At least once per month, pour about a half cup of baking soda into the drain, rinsing it lightly into the drain with a drizzle of water from the faucet, then slowly pour a pint of vinegar into the drain about a quarter cup at a time, letting it fizz up and slow down before pouring the next amount. As the vinegar works its way into the drain it will react with the baking soda, cleaning residue off the insides of the pipe and working its way through the trap. When all the vinegar is in the drain, simply let it sit and work for at least 15 minutes, or until you can’t hear any more fizzing from the drain at all. You can follow this up with a cup or two of boiling water—probably the most dangerous substance in the whole procedure—to rinse the drain of anything that might have been loosened. I have a good old hot pot upstairs to heat water for beverages and craft projects, and I doubt that I’d ever carry boiling water upstairs otherwise.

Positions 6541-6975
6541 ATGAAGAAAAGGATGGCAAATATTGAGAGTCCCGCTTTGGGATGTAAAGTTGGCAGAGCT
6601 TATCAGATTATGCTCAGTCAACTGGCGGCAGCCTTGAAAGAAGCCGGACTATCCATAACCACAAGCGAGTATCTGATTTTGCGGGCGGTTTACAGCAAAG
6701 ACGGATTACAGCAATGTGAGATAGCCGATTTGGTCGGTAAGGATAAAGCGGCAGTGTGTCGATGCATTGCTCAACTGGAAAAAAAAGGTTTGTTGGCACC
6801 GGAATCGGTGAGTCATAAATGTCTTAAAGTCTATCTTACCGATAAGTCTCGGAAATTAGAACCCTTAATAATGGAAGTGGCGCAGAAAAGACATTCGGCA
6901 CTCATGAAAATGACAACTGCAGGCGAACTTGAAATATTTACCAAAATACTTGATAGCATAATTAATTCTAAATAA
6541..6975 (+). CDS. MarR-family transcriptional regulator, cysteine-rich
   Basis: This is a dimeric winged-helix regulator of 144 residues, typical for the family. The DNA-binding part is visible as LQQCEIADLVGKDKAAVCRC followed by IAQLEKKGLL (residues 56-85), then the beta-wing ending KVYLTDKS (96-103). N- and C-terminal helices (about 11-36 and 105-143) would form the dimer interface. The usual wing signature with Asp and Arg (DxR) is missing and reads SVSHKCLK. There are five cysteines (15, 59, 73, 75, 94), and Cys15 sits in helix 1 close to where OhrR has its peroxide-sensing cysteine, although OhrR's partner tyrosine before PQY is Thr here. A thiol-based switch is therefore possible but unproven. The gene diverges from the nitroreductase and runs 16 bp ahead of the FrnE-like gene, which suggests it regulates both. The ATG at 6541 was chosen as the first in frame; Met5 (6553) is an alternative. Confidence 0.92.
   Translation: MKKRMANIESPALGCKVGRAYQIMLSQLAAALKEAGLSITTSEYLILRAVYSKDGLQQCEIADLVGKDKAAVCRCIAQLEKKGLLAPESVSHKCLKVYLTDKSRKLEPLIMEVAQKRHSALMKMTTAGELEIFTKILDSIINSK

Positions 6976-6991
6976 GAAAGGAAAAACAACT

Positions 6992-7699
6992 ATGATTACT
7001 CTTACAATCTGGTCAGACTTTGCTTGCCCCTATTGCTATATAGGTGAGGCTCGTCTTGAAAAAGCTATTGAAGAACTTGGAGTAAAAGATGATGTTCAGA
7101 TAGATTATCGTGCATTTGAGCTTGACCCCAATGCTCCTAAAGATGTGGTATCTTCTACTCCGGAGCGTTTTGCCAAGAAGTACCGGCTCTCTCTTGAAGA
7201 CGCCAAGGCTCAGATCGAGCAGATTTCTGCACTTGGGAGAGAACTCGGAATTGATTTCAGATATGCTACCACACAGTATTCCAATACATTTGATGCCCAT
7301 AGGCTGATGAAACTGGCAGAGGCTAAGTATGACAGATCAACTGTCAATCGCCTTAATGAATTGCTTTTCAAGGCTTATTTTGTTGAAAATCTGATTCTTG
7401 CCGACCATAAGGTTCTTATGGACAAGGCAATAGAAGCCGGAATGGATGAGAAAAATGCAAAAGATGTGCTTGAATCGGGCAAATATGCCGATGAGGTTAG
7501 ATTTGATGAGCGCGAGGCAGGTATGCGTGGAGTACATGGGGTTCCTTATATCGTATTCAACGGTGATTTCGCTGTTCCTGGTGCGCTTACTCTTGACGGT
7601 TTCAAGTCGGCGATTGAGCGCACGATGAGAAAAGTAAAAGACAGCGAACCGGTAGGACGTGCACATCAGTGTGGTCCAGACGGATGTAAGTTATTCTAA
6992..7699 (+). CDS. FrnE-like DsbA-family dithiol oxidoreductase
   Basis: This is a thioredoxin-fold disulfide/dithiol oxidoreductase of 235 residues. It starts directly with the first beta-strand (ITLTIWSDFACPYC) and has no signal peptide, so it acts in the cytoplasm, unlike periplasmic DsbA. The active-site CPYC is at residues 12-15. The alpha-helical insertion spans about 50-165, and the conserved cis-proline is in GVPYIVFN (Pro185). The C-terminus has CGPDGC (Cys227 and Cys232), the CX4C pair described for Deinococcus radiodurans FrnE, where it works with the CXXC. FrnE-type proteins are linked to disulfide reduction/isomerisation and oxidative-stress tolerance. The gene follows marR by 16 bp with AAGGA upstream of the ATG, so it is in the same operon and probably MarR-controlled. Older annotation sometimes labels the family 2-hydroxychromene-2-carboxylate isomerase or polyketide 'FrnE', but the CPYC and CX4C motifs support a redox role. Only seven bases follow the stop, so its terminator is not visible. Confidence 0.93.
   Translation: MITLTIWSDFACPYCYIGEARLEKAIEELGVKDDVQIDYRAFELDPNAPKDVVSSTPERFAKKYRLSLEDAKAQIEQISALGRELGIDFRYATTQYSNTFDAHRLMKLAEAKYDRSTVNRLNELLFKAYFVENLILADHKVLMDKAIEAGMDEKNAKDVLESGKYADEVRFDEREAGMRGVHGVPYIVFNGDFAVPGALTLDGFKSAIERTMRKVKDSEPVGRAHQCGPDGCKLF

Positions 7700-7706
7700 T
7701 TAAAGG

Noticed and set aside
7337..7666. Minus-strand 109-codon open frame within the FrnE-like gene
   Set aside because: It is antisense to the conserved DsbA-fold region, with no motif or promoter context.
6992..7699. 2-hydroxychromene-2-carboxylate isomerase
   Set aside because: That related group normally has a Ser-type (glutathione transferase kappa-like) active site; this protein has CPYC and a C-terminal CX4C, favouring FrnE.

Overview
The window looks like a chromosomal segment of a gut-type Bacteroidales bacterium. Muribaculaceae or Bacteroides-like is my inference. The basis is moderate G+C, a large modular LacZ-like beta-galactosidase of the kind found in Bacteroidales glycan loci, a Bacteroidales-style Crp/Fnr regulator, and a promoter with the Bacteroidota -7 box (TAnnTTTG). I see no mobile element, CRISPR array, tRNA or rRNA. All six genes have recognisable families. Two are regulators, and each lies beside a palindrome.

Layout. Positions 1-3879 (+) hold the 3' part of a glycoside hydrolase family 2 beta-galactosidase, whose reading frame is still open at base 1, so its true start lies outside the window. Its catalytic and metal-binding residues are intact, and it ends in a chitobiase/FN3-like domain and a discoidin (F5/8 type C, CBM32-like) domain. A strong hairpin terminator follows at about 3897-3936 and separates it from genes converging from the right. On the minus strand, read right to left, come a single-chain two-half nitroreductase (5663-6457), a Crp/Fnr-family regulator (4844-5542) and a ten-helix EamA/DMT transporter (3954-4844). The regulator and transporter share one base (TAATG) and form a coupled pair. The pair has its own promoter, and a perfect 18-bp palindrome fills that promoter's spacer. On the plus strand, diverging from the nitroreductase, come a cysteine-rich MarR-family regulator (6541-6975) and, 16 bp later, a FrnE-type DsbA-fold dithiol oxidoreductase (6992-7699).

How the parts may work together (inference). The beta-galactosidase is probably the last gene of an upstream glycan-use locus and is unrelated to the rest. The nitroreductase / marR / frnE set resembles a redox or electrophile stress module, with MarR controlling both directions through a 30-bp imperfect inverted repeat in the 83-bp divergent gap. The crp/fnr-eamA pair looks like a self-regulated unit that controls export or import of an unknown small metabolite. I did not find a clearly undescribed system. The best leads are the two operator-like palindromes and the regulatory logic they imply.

cat looking in sink

I hear something talking in the drain.

One or two of my cats always carefully observe the drain cleaning activity, squinting as the vinegar and baking soda fizzle together and glancing at me to make sure I’m paying attention to what I’m doing.

Other similar substances

You can also use regular old table salt as a mild abrasive in place of baking soda, such as cleaning pots and pans and especially cast iron. You can include vinegar in this cleaning regimen without the fizzy chemical reaction and clean mineral residues and baked on food from casseroles with either combination.